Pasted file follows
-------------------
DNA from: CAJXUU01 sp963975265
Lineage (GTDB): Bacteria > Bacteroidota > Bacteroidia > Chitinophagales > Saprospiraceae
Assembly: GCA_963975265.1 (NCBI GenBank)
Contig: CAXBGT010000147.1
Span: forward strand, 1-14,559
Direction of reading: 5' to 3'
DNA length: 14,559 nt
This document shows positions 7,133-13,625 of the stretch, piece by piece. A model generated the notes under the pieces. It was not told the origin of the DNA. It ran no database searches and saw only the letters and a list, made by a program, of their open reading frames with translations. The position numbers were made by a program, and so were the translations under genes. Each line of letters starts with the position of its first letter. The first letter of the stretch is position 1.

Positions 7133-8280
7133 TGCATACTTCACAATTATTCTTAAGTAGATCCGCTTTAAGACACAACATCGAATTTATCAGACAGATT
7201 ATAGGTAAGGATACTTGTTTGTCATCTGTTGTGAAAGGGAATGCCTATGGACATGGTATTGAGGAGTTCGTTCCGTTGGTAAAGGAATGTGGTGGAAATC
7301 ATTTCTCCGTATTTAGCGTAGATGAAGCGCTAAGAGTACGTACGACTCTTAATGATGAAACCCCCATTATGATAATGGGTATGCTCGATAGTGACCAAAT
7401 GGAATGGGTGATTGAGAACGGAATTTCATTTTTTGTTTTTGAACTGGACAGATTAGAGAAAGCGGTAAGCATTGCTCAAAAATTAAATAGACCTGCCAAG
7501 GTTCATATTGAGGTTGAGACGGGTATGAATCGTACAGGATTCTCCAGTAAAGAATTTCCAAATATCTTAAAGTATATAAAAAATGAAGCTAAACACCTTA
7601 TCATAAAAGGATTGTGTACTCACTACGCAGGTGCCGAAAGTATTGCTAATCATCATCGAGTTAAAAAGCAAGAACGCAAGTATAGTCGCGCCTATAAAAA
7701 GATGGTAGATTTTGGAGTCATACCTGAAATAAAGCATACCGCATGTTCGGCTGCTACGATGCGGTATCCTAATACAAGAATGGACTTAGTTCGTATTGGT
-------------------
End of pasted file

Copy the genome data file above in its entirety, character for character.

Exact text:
DNA from: CAJXUU01 sp963975265
Lineage (GTDB): Bacteria > Bacteroidota > Bacteroidia > Chitinophagales > Saprospiraceae
Assembly: GCA_963975265.1 (NCBI GenBank)
Contig: CAXBGT010000147.1
Span: forward strand, 1-14,559
Direction of reading: 5' to 3'
DNA length: 14,559 nt
This document shows positions 7,133-13,625 of the stretch, piece by piece. A model generated the notes under the pieces. It was not told the origin of the DNA. It ran no database searches and saw only the letters and a list, made by a program, of their open reading frames with translations. The position numbers were made by a program, and so were the translations under genes. Each line of letters starts with the position of its first letter. The first letter of the stretch is position 1.

Positions 7133-8280
7133 TGCATACTTCACAATTATTCTTAAGTAGATCCGCTTTAAGACACAACATCGAATTTATCAGACAGATT
7201 ATAGGTAAGGATACTTGTTTGTCATCTGTTGTGAAAGGGAATGCCTATGGACATGGTATTGAGGAGTTCGTTCCGTTGGTAAAGGAATGTGGTGGAAATC
7301 ATTTCTCCGTATTTAGCGTAGATGAAGCGCTAAGAGTACGTACGACTCTTAATGATGAAACCCCCATTATGATAATGGGTATGCTCGATAGTGACCAAAT
7401 GGAATGGGTGATTGAGAACGGAATTTCATTTTTTGTTTTTGAACTGGACAGATTAGAGAAAGCGGTAAGCATTGCTCAAAAATTAAATAGACCTGCCAAG
7501 GTTCATATTGAGGTTGAGACGGGTATGAATCGTACAGGATTCTCCAGTAAAGAATTTCCAAATATCTTAAAGTATATAAAAAATGAAGCTAAACACCTTA
7601 TCATAAAAGGATTGTGTACTCACTACGCAGGTGCCGAAAGTATTGCTAATCATCATCGAGTTAAAAAGCAAGAACGCAAGTATAGTCGCGCCTATAAAAA
7701 GATGGTAGATTTTGGAGTCATACCTGAAATAAAGCATACCGCATGTTCGGCTGCTACGATGCGGTATCCTAATACAAGAATGGACTTAGTTCGTATTGGT